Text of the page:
Jalopnik, Other Gawker Media Writers To Unionize

Cameron Aubernon
by Cameron Aubernon
jalopnik other gawker media writers to unionize

It’s official: Writers for Gawker Media’s online publications, including our friends at Jalopnik, have voted to unionize.

Out of 118 eligible voters throughout the online-only media company, 107 cast their vote Wednesday to decide whether or not to be represented by the Writers Guild of America, East, Gawker reports. The results came to 75 percent (80 votes) in favor, 25 percent (27 votes) opposed.

As for how some of Jalopnik‘s staff voted, writer Raphael Orlove said he supported the move to unionize despite reservations regarding demands other Gawker Media writers have been making. Orlove goes on to state he would like the contract to focus on safeguarding against the company when it makes moves to the detriment of those who, while valuable as far as writing talent goes, are the least equipped to sort out the messes left behind.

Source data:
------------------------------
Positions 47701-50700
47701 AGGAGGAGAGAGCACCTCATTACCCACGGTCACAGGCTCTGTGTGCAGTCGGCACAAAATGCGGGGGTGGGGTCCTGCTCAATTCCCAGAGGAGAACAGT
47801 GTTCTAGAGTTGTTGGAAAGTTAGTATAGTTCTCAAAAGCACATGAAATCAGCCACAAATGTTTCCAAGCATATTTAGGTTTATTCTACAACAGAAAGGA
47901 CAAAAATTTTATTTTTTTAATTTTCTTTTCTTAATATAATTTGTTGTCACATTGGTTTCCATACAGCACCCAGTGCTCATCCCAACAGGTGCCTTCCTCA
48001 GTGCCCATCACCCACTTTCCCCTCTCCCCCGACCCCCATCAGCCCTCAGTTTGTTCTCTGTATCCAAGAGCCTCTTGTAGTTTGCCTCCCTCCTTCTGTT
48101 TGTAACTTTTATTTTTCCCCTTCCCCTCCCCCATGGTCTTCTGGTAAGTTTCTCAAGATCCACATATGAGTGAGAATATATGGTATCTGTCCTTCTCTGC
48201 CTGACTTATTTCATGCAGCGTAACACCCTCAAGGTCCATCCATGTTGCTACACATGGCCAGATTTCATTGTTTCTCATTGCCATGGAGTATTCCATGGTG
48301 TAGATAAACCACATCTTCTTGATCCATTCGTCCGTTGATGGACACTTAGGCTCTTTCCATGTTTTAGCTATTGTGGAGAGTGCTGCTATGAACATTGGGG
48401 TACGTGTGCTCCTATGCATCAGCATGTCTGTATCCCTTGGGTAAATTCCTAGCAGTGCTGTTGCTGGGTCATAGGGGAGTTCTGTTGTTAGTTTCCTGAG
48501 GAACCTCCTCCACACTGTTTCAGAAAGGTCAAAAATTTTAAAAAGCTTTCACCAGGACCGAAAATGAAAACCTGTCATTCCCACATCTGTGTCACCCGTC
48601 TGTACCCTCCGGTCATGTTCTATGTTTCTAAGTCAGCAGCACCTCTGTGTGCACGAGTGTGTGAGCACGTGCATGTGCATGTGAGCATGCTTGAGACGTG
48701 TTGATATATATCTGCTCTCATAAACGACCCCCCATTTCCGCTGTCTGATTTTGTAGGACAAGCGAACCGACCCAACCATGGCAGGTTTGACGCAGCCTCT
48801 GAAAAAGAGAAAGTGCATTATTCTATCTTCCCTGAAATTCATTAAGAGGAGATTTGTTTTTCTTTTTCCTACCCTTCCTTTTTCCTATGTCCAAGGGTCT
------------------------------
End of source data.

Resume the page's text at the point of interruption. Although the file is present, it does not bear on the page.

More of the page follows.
Meanwhile, editor of subsidiary Black Flag Stef Schrader said she would likely vote against unionizing, based on Gawker’s unique situation as a company and WGA’s focus on more traditional forms of media. Schrader adds she and other remote employees haven’t received replies to emails about what WGA does from the union itself – asking for any organization working to represent the employees be “as responsive as work on the web demands,” especially with those not in New York – and is concerned for the company’s contractors who are prohibited from joining the WGA by the National Labor Relations Board, leaving them vulnerable come negotiation time.

And Gawker Media owner and founder Nick Denton’s take on the vote? In response to a comment from former vice president of editorial and sometimes Jalopnik contributor Joel Johnson, Denton praised the transparency leading up to the vote, an aspect his company says could be applied even further than the “transparent to a fault” stance already present. He also looks forward to working with whomever the writers choose to represent them during the company’s strategic discussions.